In Honor Of...
By Marcy Mistrett, CEO
Anniversaries can be moments of celebration or they can be reminders of our losses and short-comings. The exoneration and settlement awarded to of five young men charged with rape, assault, robbery , attempted murder, and rioting in NY in 2014 juxtaposed to the tragic suicide of Kalief Browder in 2015 underscores this fact.
Today is the 4th anniversary of Kalief Browder’s death; he was 22 years young when he took his life, after spending three years on Rikers Island in New York as a teenager, two of which were spent in solitary confinement. His story moved a nation—and the state of New York fundamentally changed the way it looked at 16 & 17 year olds in their justice system.
It’s likely no coincidence of Ava DuVernay’s “When They See Us” also was released this week. It’s the 30 year anniversary since Korey, Antron, Yusef, Raymond & Kevin were arrested in the highly racialized “Central Park 5” case in 1989. It is only five years since they received their settlement from the city for such a miscarriage of justice.
In the four years since the world lost Kalief—New York has changed. While we grieve the tragic and grossly unnecessary loss of his life; it jarred the state to action. New York has:
- Closed the Adolescent Unit of Rikers’ Island and moved all the youth charged as adults to a more age-appropriate setting at the Horizons Youth Center; the city is on target to close the other 9 jails on the Island.
- The number of youth charged as adults has dropped profoundly, from nearly 500 per day in 2014, to under 75 today in New York.
- The state no longer considers every 16 & 17 year old as adults in court; the state raised the age of criminal responsibility to 18 in 2016.
- New York has ended solitary confinement of youth since 2014.
- New York has invested heavily in community based alternatives to incarceration, investing money in families and communities over prisons.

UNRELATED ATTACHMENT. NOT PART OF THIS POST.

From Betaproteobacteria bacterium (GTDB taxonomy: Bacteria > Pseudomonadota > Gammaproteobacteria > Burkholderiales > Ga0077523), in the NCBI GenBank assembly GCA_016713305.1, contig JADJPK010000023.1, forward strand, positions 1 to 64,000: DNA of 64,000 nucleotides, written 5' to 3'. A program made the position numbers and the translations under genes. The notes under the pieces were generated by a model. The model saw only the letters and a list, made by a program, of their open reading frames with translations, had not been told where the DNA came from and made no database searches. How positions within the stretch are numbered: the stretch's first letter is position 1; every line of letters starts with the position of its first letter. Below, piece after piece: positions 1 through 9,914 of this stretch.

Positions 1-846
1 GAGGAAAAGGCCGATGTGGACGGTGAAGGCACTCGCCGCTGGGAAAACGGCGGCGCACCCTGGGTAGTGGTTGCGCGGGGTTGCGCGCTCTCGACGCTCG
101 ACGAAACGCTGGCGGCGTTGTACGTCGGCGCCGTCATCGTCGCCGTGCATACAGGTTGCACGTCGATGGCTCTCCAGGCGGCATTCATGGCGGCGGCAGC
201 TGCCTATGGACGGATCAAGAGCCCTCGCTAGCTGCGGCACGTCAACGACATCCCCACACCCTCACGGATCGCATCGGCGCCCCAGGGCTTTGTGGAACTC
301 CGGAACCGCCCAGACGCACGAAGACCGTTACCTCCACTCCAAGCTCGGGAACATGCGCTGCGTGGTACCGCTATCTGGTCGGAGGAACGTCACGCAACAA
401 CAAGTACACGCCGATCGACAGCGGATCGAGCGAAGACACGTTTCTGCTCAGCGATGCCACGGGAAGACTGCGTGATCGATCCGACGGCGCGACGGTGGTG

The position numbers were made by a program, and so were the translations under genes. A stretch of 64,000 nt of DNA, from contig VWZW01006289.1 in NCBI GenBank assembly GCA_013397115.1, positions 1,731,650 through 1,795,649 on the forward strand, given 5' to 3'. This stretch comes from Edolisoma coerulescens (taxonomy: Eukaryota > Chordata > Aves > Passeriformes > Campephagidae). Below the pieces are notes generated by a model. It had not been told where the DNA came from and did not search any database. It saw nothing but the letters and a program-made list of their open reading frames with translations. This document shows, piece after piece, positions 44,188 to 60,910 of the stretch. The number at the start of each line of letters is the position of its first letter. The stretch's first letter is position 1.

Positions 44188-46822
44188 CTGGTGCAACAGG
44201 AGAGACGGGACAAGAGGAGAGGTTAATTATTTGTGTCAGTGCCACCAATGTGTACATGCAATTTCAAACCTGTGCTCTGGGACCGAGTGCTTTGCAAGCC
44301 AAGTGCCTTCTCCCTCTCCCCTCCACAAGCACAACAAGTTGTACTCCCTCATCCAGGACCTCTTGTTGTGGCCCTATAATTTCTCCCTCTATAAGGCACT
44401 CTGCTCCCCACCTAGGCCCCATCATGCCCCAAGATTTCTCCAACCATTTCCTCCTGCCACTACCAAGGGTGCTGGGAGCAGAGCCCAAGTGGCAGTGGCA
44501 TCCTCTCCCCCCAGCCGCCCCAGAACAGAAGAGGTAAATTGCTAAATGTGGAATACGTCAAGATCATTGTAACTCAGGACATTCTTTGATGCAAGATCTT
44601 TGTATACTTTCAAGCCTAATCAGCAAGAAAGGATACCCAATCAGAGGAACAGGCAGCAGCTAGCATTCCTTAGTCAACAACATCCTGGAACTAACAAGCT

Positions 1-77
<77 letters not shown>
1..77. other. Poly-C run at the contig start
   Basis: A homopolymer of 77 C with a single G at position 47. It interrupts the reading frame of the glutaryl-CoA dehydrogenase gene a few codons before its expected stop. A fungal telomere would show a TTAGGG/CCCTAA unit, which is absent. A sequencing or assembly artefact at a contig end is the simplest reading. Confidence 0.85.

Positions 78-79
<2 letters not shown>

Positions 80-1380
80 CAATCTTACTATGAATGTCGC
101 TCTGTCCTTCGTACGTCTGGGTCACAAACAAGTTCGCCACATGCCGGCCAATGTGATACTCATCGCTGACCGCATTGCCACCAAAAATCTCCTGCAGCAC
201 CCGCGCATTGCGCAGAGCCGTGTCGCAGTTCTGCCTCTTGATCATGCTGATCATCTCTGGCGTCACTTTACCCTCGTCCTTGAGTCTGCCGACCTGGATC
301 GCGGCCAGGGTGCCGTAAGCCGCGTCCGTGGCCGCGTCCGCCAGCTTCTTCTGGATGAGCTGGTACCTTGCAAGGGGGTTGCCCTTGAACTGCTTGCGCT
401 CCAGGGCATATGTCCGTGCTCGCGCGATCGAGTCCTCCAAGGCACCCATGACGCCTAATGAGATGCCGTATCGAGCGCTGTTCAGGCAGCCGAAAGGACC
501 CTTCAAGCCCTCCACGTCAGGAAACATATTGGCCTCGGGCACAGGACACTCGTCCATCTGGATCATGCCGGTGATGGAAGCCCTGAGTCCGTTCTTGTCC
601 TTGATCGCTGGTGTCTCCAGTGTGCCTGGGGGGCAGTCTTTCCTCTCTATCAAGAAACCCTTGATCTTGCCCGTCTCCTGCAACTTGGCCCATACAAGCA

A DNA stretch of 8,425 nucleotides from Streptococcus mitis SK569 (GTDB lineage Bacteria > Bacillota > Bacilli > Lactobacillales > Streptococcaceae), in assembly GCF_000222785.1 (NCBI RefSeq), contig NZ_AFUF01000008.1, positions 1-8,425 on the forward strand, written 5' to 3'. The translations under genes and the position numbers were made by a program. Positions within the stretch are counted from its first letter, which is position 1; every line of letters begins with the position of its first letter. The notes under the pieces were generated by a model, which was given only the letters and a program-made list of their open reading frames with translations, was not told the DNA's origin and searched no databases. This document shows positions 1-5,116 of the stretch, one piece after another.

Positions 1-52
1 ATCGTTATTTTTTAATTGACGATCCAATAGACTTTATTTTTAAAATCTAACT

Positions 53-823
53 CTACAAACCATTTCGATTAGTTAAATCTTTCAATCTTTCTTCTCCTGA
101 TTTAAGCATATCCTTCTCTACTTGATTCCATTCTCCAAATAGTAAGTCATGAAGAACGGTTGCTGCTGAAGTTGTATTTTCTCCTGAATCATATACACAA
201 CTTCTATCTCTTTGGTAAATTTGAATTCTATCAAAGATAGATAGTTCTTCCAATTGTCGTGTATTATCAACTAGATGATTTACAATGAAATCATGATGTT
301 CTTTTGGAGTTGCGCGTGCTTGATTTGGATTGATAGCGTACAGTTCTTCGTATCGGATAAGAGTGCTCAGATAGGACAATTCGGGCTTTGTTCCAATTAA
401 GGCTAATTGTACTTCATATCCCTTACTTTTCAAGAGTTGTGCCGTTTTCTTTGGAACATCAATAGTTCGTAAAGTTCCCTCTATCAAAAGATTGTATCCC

- Crime rates continue to drop.
Five years ago this month, Korey, Antron, Yusef, Raymond and Kevin, after 11 years of pending lawsuits were finally awarded a $41million dollar settlement for their wrongful convictions in the case of the Central Park Jogger; a case that launched some of the most punitive responses to young people in our country’s history. The settlement was 25 years too late; but it did attempt to right the gross wrongs perpetrated against these men when they were children.
The case of the “Central Park Five” reminds us that, thirty years later, our children are still extremely vulnerable to experience false accusations leading them to long, mandatory sentences:
- Our justice system today is still extremely racialized, with nearly 80% of youth charged as adults being youth of color;
- District Attorneys yield incredible power—in 12 states and Washington D.C., prosecutors can decide which court (juvenile or criminal) to charge youth; there are still more than 75,000 youth/year charged as adults in this country and nearly 5000 children sleep in adult jails and prisons every night;
- That police behavior hasn’t changed in 30 years. Children (of color) are still interrogated, threatened, incarcerated, and mistreated by law enforcement across the country. Just last week the FOP in Baltimore referred to children as “criminals” and told Baltimore police “don't fall into the trap that they are only kids”;
- The media is still perpetuating fear about children of color—whether immigrants or adolescent citizens; and the U.S. population considers youth of color to be 4 years older, and therefore more culpable than white children.
So today, we call on all of us, to take a minute of silence. To remember the children who sleep in adult jails and prisons every night across the country. To celebrate those who have come home after years of claiming their innocence. To grieve those who couldn’t take the stress and took their own lives. And to deliver hope to those who remain behind bars because our reforms haven’t reached them yet. Today, we await your anniversaries of tomorrow.